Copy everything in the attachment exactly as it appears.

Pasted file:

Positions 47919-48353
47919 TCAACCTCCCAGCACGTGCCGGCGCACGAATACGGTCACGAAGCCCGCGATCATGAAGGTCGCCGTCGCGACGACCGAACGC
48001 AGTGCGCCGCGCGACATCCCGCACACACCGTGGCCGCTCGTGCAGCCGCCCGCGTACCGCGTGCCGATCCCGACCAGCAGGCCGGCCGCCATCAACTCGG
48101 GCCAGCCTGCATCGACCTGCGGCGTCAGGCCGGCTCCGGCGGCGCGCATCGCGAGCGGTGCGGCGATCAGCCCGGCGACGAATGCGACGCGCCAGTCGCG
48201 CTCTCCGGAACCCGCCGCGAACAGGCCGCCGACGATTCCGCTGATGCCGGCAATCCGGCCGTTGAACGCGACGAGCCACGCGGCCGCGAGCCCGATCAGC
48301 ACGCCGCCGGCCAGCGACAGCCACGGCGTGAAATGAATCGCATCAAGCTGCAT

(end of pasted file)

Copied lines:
Positions 47919-48353
47919 TCAACCTCCCAGCACGTGCCGGCGCACGAATACGGTCACGAAGCCCGCGATCATGAAGGTCGCCGTCGCGACGACCGAACGC
48001 AGTGCGCCGCGCGACATCCCGCACACACCGTGGCCGCTCGTGCAGCCGCCCGCGTACCGCGTGCCGATCCCGACCAGCAGGCCGGCCGCCATCAACTCGG
48101 GCCAGCCTGCATCGACCTGCGGCGTCAGGCCGGCTCCGGCGGCGCGCATCGCGAGCGGTGCGGCGATCAGCCCGGCGACGAATGCGACGCGCCAGTCGCG
48201 CTCTCCGGAACCCGCCGCGAACAGGCCGCCGACGATTCCGCTGATGCCGGCAATCCGGCCGTTGAACGCGACGAGCCACGCGGCCGCGAGCCCGATCAGC
48301 ACGCCGCCGGCCAGCGACAGCCACGGCGTGAAATGAATCGCATCAAGCTGCAT